Monday, 21 October 2013

Apple tart - French rustic meets British bite

Tart made with Wilma's Bramley apples
This is apple time, the apples falling late this year, helped by the recent deluge of rain and ferocious gusts of wind. Since they are so late, the birds and bugs have had first dibs, and a lot of the apples bear scars and scabs that mean they won't keep. Time for some serious baking - apple recipes follow.

The Bramley apple is queen in the British autumn kitchen. With a thick waxy skin, and a characteristic shape, the crisp super sharp flesh gives a flavour that is unbeatable. This apple lends to all kinds of cooking, with the addition of judicious sweetening and spice. It is worth letting it take the lead, by pairing it with a butter laden pastry.

The pastry of this tart is buttery, crunchy, like shortbread and flavoured by an unexpected addition – alcohol. The alcohol cooks off, so eating it won’t get you drunk, other than on pleasure. I usually use tightly packed plums or apricots as the filling - but here I've used Bramley apples.

Betty’s original recipe used Calvados, which underscored the apple flavour, but any strong alcohol will do. I’ve tried using rum, brandy and vodka, although I prefer something with flavour. 

Since I've run out of Calvados I used rum in this tart
This rich pastry seems to resist getting a really soggy base from the abundant fruit juices. Cook it shortly before eating if you like the base of the tart crisp, or prepare it ahead and enjoy the slightly soaked-in flavour. Of course, it’s delicious either way.

for two 8"/20cm tarts

For the pastry:
500g plain flour
300g unsalted butter
100g castor sugar
2 egg yolks
1 coffee cup of strong alcohol

For the filling - per tart
two tins of apricots
1kg/2lb+ of fresh fruit, stoned or peeled and cored 
You can use tightly packed plums or apricots as the filling - but here I have used Bramley apples.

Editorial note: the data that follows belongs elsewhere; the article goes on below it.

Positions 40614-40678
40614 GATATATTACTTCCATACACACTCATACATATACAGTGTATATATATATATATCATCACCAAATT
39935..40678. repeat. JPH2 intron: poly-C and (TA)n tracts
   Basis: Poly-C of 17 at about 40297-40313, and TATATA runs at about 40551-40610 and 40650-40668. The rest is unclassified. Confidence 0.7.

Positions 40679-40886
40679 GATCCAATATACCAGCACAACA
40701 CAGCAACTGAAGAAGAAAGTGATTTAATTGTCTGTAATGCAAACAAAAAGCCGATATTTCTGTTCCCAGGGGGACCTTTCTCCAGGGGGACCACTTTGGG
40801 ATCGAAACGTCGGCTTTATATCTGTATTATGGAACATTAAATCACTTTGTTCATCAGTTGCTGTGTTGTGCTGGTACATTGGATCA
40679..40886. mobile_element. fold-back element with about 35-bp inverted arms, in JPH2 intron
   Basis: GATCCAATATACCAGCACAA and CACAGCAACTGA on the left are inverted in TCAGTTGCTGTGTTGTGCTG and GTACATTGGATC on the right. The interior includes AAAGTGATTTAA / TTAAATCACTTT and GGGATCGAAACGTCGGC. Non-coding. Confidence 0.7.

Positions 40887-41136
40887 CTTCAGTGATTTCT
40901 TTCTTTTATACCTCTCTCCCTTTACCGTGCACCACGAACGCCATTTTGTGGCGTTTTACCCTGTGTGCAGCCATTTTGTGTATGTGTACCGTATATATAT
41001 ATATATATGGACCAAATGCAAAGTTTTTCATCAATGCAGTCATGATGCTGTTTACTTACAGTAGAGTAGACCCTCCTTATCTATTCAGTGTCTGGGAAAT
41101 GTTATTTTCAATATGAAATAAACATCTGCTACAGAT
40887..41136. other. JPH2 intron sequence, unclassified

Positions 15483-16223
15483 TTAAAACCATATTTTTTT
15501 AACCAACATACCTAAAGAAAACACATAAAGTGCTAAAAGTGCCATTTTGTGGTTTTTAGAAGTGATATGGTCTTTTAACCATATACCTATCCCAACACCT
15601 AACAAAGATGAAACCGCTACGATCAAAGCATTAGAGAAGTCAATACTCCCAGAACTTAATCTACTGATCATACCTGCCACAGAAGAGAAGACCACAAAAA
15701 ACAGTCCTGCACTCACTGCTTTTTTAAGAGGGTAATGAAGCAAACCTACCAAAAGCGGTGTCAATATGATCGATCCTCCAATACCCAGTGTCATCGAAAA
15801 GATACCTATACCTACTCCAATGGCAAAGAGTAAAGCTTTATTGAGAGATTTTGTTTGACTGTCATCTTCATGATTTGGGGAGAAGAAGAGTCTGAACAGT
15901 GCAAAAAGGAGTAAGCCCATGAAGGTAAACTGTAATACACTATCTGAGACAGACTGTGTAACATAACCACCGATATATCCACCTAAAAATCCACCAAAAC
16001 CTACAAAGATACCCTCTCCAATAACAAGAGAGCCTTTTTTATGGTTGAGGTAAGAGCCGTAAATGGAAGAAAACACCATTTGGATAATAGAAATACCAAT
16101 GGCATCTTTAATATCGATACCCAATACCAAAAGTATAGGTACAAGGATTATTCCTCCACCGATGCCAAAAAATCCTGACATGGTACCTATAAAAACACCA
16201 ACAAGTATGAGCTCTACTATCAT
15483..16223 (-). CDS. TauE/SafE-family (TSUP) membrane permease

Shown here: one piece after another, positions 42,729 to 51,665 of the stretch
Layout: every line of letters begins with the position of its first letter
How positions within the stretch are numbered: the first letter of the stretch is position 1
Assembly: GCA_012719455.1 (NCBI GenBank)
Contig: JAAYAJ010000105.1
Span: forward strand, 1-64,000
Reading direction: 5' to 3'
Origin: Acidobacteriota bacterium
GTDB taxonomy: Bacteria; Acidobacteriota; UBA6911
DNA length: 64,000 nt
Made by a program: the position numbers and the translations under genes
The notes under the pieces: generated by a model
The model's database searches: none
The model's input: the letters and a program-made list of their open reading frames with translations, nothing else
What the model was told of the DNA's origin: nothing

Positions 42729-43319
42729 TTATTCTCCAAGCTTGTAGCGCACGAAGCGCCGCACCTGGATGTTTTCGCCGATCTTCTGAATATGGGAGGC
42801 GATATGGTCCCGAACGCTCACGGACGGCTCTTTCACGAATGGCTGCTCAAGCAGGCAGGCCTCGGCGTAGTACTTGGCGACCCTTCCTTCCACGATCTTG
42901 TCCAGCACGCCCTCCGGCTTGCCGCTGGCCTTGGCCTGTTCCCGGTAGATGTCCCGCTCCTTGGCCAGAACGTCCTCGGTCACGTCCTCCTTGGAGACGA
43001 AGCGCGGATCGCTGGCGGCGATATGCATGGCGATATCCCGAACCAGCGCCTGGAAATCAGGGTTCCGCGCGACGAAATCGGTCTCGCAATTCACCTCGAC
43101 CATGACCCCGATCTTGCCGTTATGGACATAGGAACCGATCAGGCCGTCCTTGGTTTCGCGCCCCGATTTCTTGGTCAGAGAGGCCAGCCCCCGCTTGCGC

• cream butter and sugar together
  • add egg yolk, beat in until combined
  • slowly add alcohol, beating all the time - if it happens to start to separate add a spoonful of flour
  • add in sifted flour a little at a time
  • if the mixture becomes slightly dry add water to combine into a ball
  • allow mixture to sit for at least an hour - best in a plastic bag in the fridge
  • roll out half the pastry and line well buttered tart tin - if it cracks patch with scraps
  • crimp the edge with your fingers and trim of surplus - I like a nice fat edge
  • pack fruit in tightly - fresh fruit is great, but you can also use tinned apricots
  • sprinkle liberally with demerera sugar or failing that granulated sugar 
  • cook for 45m at gas mark 4/350 F/180 C
  • eat hot or cold 
  • great with slightly sweetened creme fraiche, cream or ice cream

Don't stress too much about how the fruit is arranged, just make sure there is plenty of it, packed tight.

Try using the pastry recipe to make wonderful shortbread.

Roll it into a fat sausage, wrap and chill for an hour, then cut slices with a very sharp knife.
lay out on lined baking sheet and prick with fork
cook for 15-20m gas mark 4/350 F/180 C
Just bundle it up, wrap it and chill, pinching off pieces of the mixture and flatten into discs with a fork.

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